Mayan Ruins of Tulum

Posted On 12/27/2011 03:28:11 by GrapevineTravelAdventures

Jutting out into warm sky blue waters, Mexico's Yucatan Peninsula divides the Gulf of Mexico from the Caribbean Sea.  Once was the home of a great Mayan civilization,  Mayan ruins abound.  High on a cliff looming over the sea sits Tulum, one of the most compact and intact ruins around.


While visiting Tulum on a shore excursion from a Carnival cruise, we had the great fortune to have a tour guide of Mayan descent.  In addition to the knowledge passed from one generation to the next, he had also done his college thesis on Tulum and the ancient Mayans.  He seemed quite eager to share his vast wealth of information on the ruins with our group.


He explained that Mayan culture revolved around the cycle of life.  Summer and winter, birth and death.  Their circular calendar covered 360 days around the outside, with a person carrying a heavy burden pictured in the center depicting the other five. While they didn't have leap years as we do, they moved their starting point up of the way, or one equinox each year, which covered the extra day at the end of the four years.  He was very adamant that the Mayans did not in fact predict the end of the world in 2012.  People who don't understand the culture say that, the real Mayans such as him do not believe it one bit.  He said it is just time to reset the equinox on their more complicated long term calendar system.


The five days at the center of the yearly calendar meant time for the people to carry the weight of the earth.  They gathered within Tulum's walls and fasted during that time.  Tulum had a sewer system, necessary for a gathering of that size. It also had a cenote to provide fresh water. 


The temples at Tulum ran east to west.  Buildings for living areas ran north to south.  The ancient Mayans had a written language, of which the symbols can be phonetically translated to match our letters.  Their math used a binary system much like modern computers.  In the way they wrote their numbers, the larger ones resembled a pyramid much like the ones they built.  They did not use pyramids as tombs the way ancient Egyptians did.


We bypassed a tall archway into the ruins, which our guide explained had been rebuilt by taller people long after the Mayans had abandoned Tulum.  Farther down the wall we found a Mayan sized arch, which meant we all had to duck on the way in.  Tulum means wall in Mayan, and makes these ruins unique as most of their cities had no walls.  Our guide explained that Tulum was not an ordinary city, more comparable to a holy place. The scholars, thinkers, and mathematicians lived within the walls with farmers on the outside.  The farmers had no calendars, so the scholars on the inside told them when to plant and when to harvest.  The walls, he said, were not to keep the farmers out, but rather the scholars in, because the farmers had all the wealth.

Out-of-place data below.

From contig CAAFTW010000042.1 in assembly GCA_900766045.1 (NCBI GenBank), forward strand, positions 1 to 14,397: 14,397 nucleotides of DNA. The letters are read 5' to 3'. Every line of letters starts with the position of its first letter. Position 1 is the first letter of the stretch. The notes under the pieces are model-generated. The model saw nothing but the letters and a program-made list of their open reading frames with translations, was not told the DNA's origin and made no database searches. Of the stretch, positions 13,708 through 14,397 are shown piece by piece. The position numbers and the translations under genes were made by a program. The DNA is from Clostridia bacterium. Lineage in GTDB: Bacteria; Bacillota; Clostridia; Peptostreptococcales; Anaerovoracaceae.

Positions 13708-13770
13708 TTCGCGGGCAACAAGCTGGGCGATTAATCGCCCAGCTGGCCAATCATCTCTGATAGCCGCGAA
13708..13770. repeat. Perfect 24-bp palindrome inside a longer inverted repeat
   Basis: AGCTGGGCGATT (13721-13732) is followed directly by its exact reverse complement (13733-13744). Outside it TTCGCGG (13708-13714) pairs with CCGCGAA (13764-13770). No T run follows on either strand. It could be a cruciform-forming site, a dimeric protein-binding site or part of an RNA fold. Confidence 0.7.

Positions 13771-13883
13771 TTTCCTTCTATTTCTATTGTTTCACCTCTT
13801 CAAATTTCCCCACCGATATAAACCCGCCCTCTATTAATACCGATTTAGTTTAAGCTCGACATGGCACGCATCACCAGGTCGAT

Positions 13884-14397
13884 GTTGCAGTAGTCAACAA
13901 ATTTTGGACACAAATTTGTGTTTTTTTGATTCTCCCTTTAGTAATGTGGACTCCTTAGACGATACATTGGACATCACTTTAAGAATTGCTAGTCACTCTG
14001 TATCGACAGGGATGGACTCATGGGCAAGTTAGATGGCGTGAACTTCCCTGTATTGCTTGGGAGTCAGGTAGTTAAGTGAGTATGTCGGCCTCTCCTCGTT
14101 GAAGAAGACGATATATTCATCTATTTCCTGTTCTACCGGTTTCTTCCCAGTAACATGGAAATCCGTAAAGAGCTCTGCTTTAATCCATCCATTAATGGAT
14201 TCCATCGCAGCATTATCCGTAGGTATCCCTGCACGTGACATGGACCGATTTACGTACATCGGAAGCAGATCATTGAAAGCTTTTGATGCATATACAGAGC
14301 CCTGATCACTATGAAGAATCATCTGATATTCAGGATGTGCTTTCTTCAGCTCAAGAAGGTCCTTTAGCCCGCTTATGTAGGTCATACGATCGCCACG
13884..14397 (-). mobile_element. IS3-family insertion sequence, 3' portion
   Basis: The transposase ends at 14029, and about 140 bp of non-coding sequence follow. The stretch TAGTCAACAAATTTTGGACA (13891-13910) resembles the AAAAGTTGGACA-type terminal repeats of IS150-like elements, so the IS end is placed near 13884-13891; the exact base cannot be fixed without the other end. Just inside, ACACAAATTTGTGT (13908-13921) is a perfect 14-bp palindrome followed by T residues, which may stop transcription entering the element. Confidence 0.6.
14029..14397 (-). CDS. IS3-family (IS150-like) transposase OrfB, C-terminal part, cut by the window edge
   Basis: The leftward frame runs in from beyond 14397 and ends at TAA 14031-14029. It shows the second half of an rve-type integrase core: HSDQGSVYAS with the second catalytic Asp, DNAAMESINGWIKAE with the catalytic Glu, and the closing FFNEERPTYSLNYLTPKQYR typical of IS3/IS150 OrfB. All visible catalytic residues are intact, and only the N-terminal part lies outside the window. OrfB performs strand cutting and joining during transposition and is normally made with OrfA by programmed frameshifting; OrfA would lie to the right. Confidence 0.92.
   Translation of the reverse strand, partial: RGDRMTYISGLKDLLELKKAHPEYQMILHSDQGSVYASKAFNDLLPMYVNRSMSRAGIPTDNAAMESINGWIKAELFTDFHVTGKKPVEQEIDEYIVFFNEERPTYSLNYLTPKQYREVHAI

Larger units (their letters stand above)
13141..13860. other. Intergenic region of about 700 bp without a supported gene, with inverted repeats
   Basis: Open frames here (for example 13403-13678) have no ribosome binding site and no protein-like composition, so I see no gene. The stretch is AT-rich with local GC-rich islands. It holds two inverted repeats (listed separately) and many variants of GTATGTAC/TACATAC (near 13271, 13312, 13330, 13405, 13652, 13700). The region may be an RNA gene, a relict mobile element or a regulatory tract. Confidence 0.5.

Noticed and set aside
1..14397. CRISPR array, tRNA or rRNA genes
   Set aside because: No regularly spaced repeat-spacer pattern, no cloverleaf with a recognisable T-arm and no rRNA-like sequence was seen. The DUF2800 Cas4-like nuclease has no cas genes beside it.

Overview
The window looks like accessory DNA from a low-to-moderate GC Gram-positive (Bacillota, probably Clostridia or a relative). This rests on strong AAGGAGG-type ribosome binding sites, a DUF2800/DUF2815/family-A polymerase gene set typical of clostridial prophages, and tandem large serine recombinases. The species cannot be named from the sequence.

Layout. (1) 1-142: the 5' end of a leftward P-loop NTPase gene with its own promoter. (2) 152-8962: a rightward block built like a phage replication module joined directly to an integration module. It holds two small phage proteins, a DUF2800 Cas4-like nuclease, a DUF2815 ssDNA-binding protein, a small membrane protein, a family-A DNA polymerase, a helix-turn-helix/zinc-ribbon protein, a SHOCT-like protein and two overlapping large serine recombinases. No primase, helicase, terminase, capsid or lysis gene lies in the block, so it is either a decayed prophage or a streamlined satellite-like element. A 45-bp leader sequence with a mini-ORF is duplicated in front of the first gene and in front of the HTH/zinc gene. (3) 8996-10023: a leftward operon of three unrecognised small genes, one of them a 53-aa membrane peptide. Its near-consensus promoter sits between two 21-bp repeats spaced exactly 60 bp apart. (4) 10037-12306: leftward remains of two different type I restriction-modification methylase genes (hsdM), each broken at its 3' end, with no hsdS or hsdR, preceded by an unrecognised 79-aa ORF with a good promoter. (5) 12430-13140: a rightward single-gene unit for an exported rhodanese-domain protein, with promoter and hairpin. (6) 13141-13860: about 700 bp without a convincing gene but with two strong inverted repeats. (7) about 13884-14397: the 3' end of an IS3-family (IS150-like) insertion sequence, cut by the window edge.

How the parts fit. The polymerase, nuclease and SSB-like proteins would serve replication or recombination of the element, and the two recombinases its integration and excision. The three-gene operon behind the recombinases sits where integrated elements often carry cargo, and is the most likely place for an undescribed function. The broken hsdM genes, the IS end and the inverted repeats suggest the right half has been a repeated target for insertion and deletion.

The building referred to as the castle by today's tourist maps was their main temple.  It has a central pyramid-like structure, flanked by a smaller building on each side. The main building has gaps on either side.  One frames the summer solstice and the other the winter solstice.  Our guide explained that the small building near the summer solstice resembles the legs of a Mayan mother, with a baby coming from the darkness into the light at the moment of birth over the door.


Quite a few buildings of different shapes and sizes cover the main Tulum site.  One called Temple of the Frescos has carvings on the walls, some of which still have a hint of color left from where they once had paint.


Off in the distance sits the Temple of the Wind.  Specially placed holes caused this building to whistle a warning when a hurricane headed for a direct hit on Tulum.  It still works, having whistled when the winds of Roxanne reached hurricane force in 1995.


The ancient Mayans had quite an advanced civilization.  They even performed plastic surgery.  Considering large noses quite attractive, they reconstructed theirs to attach high on the forehead as seen in the way they carved their masks.


Only stone structures remain in Tulum.  The Spaniards, afraid of anything that might have significance to a religion other than their own, burned all the calendars and other wooden artifacts.  Much knowledge was lost, as only that which passed verbally from one generation to the next remains.


A flight of stairs leads to a beautiful beach below the ruins. There people can sunbathe, swim, or even snorkel if they brought gear.


Near the parking area, shops of all sorts carry everything from fine jewelry to local crafts and food. The Flying Man Show entertains visitors with costumed men spinning around a pole on long ropes.  When they finish the show, they quickly detach from the poles and approach the crowd with collecting tins.

 Visitors have a choice of walking from the parking area to the ruins or taking a tram, which costs a couple dollars.  On the bus on the way there, they do their best to convince everyone to take the tram because of the time it will save in getting back to the parking lot when it is time to leave.  With our group though, by the time people bought their tickets and got loaded onto the tram the walkers had gotten to the meeting area by the ruins first.  When time to leave comes, any time saved riding the tram is probably lost waiting for it to get there so it really seems to come to a matter of preference for walking or riding more so than the time involved.

Tags: Mayan Calendar Mayan Ruins Mexico Yucatan Penninsula Travel 2012

Viewing 1 - 2 out of 2 Comments

12/25/2016 13:01:33
From: annagrey

Well I will say this work is nice and the post is good

12/28/2011 19:33:18
From: grapevine
I Have been there.... Great blog and pics!

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